SALEM, Ohio (WKBN) – Two years ago, Melinda Wilms was camping at Mosquito Lake in Trumbull County when she heard cries for help.
“I could hear ‘We’re not kidding… We need help.’ I yelled I had some training, how could I help?” Wilms said.
Acting on her lifeguard training from back in college, Wilms jumped into action.
She swam out and rescued a twelve-year-old boy from drowning.
“It’s spontaneous. I mean, it happens without reflection or without thought, without concern for personal safety or regard. I think that is unbelievable,” said Bill Johnson, Sixth District representative.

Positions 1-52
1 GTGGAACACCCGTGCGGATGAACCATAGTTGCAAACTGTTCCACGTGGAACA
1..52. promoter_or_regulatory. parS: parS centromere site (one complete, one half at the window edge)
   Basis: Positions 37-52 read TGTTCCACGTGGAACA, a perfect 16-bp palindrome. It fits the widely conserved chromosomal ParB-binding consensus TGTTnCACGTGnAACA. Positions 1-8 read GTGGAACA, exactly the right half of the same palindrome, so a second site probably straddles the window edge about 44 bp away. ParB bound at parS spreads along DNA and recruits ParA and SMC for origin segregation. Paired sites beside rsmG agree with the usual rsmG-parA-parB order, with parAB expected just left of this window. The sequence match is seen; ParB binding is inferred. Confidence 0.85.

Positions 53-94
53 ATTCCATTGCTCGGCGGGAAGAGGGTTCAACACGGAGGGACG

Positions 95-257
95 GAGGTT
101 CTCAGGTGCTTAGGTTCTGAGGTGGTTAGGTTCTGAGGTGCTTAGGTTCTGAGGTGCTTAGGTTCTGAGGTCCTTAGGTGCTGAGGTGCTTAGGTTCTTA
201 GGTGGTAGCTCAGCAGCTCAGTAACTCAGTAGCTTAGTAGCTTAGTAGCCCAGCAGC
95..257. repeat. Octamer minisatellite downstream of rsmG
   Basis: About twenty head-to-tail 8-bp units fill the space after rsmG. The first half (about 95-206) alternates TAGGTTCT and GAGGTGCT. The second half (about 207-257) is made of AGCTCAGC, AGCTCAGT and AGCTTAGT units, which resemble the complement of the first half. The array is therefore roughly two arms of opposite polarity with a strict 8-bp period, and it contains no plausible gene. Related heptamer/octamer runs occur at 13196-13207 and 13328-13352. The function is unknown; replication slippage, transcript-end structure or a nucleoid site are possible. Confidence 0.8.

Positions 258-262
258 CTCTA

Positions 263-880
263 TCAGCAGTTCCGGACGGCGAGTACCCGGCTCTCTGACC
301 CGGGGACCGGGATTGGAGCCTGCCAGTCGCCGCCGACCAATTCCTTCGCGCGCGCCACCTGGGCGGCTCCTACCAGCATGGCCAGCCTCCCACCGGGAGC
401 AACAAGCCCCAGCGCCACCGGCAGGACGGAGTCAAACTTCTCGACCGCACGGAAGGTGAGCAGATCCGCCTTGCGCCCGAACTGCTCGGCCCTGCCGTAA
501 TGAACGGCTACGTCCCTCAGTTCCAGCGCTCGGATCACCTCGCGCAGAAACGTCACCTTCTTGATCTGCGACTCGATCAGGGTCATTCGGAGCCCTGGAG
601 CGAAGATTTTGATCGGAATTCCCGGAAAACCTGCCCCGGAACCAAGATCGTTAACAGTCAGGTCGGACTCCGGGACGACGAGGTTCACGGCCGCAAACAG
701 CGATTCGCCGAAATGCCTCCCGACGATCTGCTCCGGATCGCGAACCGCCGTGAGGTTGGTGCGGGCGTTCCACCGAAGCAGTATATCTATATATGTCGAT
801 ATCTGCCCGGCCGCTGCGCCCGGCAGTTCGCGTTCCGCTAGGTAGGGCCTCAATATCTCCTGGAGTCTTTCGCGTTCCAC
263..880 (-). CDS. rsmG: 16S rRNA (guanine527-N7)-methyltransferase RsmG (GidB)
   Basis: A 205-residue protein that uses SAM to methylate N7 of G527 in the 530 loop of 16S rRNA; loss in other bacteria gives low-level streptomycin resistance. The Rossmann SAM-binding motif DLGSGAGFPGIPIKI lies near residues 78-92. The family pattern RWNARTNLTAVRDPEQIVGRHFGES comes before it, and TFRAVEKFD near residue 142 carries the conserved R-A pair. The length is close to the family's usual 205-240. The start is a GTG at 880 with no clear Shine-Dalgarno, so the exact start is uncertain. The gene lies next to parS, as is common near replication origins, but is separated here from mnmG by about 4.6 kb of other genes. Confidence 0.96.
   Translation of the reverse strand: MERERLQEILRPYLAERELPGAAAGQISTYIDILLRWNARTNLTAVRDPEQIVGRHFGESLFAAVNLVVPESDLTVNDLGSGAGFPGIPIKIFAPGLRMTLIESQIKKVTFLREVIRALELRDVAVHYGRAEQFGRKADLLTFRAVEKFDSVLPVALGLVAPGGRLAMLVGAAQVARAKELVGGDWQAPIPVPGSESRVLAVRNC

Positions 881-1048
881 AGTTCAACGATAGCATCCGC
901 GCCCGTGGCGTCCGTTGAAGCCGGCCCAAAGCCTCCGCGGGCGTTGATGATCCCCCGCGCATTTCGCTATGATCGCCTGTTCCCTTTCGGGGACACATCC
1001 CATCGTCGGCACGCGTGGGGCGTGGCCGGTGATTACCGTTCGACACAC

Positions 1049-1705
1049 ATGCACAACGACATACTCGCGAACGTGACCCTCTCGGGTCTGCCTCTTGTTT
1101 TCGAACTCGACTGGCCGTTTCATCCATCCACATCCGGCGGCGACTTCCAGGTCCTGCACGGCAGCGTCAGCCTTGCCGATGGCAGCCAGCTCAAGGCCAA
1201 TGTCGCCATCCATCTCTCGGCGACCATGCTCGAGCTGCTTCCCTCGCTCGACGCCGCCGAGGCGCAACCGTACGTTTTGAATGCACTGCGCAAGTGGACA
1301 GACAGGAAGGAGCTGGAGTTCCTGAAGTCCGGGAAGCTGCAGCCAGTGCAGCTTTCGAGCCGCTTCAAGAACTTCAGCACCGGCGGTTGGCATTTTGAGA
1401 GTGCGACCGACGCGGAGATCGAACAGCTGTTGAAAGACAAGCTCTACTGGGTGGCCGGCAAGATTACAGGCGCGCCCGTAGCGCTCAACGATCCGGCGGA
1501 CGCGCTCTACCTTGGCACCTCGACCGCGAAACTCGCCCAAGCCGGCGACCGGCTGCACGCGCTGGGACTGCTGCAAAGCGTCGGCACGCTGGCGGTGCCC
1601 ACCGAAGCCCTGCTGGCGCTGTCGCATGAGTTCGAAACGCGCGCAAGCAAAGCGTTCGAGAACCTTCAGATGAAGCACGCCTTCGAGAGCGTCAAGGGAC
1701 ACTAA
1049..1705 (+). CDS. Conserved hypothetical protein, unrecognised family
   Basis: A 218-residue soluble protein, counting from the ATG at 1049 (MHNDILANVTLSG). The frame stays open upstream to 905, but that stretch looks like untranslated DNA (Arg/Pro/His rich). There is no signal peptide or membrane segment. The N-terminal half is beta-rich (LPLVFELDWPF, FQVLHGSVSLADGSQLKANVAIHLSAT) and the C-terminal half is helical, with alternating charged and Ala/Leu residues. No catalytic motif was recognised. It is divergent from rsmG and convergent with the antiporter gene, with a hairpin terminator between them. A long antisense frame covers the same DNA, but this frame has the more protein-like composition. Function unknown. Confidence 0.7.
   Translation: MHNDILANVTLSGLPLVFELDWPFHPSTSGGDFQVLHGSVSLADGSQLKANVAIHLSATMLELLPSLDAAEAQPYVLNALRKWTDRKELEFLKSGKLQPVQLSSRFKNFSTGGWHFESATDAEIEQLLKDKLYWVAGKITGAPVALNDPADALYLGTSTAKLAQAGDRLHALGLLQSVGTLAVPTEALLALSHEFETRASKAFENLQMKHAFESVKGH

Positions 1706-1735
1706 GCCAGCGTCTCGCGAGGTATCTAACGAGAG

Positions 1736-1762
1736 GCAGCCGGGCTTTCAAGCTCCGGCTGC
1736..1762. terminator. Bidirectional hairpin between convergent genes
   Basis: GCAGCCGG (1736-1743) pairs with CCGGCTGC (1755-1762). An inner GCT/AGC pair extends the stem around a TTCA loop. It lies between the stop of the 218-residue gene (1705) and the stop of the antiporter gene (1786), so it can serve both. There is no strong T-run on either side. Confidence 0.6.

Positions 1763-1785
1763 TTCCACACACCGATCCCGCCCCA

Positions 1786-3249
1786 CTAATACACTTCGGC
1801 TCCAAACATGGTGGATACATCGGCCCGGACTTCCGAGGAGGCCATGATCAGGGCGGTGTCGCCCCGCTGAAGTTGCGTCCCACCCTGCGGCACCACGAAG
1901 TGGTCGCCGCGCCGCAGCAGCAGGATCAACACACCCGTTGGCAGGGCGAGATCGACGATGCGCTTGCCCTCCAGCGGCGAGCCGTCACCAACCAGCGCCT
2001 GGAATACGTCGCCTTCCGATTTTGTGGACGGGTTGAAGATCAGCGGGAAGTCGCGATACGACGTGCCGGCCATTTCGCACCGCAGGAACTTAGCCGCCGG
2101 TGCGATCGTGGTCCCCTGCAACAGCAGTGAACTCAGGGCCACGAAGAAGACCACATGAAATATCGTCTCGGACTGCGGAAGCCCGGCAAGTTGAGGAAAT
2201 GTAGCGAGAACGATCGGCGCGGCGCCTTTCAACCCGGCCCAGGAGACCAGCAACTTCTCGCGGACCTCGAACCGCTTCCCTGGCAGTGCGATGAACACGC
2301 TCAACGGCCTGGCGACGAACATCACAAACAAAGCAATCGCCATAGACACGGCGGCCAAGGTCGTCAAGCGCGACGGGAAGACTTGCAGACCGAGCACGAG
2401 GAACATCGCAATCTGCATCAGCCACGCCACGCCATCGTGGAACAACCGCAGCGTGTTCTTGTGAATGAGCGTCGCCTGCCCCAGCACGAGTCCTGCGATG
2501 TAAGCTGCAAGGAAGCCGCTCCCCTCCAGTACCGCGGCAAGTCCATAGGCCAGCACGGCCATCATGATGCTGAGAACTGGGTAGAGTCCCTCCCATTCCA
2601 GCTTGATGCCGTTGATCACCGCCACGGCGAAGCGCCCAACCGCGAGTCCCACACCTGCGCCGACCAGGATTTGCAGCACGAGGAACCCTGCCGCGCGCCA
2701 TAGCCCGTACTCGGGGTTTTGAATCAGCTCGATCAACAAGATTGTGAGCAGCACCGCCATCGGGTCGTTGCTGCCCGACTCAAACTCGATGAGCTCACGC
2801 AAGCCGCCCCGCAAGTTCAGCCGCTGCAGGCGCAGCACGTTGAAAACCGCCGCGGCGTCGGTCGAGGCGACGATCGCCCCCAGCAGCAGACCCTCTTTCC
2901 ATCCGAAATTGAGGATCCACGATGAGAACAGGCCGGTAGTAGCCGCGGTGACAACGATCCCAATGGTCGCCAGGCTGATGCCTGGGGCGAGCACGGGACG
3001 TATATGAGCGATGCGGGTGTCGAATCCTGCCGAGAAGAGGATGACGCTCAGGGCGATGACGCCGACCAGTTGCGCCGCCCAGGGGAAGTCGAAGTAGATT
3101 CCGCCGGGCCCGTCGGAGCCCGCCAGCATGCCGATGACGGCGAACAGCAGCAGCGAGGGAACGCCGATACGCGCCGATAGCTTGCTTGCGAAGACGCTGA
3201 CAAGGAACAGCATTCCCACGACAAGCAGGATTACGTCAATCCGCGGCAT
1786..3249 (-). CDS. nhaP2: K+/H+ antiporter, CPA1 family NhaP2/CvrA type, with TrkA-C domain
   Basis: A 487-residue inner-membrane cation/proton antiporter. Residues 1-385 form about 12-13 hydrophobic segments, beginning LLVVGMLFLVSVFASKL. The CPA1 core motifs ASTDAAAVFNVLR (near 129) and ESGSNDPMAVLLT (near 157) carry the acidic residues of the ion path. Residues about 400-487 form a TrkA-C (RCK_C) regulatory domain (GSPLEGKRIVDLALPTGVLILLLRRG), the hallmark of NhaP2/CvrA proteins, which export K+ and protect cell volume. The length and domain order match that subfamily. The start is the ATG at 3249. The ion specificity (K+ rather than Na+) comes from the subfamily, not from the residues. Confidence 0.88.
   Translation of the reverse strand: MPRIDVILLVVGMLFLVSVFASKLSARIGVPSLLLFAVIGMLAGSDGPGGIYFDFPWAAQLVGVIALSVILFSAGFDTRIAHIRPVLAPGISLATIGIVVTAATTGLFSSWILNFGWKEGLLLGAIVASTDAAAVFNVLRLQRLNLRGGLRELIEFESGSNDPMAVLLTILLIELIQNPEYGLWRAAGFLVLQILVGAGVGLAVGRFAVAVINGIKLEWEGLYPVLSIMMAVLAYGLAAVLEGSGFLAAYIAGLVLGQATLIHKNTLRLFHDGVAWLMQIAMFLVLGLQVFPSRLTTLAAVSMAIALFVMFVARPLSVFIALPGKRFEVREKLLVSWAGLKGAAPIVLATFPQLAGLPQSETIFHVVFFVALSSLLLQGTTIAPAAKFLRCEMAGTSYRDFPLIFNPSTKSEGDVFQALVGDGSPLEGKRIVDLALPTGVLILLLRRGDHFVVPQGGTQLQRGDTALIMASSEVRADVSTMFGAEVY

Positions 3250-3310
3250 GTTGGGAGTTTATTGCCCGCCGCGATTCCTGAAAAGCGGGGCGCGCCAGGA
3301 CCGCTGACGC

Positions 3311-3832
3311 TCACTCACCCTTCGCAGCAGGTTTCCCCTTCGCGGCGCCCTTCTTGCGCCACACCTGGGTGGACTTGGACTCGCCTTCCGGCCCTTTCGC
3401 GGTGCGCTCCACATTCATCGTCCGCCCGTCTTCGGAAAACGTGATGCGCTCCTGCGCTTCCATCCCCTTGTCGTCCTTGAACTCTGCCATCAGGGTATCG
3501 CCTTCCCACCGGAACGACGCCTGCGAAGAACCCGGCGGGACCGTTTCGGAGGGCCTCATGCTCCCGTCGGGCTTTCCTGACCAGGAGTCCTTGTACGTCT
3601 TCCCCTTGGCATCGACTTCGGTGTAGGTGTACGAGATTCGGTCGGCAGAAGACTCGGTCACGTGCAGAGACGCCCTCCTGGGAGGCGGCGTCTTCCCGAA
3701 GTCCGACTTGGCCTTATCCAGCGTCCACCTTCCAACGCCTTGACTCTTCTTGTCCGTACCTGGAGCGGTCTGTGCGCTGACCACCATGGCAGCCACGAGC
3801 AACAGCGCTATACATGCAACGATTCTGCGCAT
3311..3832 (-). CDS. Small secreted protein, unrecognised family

Wilms was selected to receive a Carnegie Medal for her brave acts, a prestigious award with a strict criteria.
“An individual must risk his or her life to an extraordinary degree to save, or attempt to save, the life of another human being,” said Eric Zahren, president of the Carnegie Hero Fund.
Wilms says she is humbled to have received this award and hopes it inspires people to be good citizens.
“Just look out for each other, help each other whenever you can, be respectful, be kind but certainly look out for each other,” she said.
On average, about 700 to 800 cases are nominated a year, but only about 10% of those are actually awarded the Carnegie Medal.